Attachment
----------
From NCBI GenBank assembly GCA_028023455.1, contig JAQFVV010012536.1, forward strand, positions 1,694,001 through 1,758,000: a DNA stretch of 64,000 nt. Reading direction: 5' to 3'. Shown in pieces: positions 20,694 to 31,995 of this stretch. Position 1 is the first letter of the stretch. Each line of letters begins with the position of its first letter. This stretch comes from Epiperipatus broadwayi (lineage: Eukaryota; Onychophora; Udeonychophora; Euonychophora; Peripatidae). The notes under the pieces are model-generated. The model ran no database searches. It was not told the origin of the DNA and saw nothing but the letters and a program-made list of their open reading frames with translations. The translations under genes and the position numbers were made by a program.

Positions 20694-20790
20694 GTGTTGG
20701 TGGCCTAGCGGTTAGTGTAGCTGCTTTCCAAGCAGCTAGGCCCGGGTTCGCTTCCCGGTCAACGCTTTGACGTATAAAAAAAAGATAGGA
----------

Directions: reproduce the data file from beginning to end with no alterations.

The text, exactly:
From NCBI GenBank assembly GCA_028023455.1, contig JAQFVV010012536.1, forward strand, positions 1,694,001 through 1,758,000: a DNA stretch of 64,000 nt. Reading direction: 5' to 3'. Shown in pieces: positions 20,694 to 31,995 of this stretch. Position 1 is the first letter of the stretch. Each line of letters begins with the position of its first letter. This stretch comes from Epiperipatus broadwayi (lineage: Eukaryota; Onychophora; Udeonychophora; Euonychophora; Peripatidae). The notes under the pieces are model-generated. The model ran no database searches. It was not told the origin of the DNA and saw nothing but the letters and a program-made list of their open reading frames with translations. The translations under genes and the position numbers were made by a program.

Positions 20694-20790
20694 GTGTTGG
20701 TGGCCTAGCGGTTAGTGTAGCTGCTTTCCAAGCAGCTAGGCCCGGGTTCGCTTCCCGGTCAACGCTTTGACGTATAAAAAAAAGATAGGA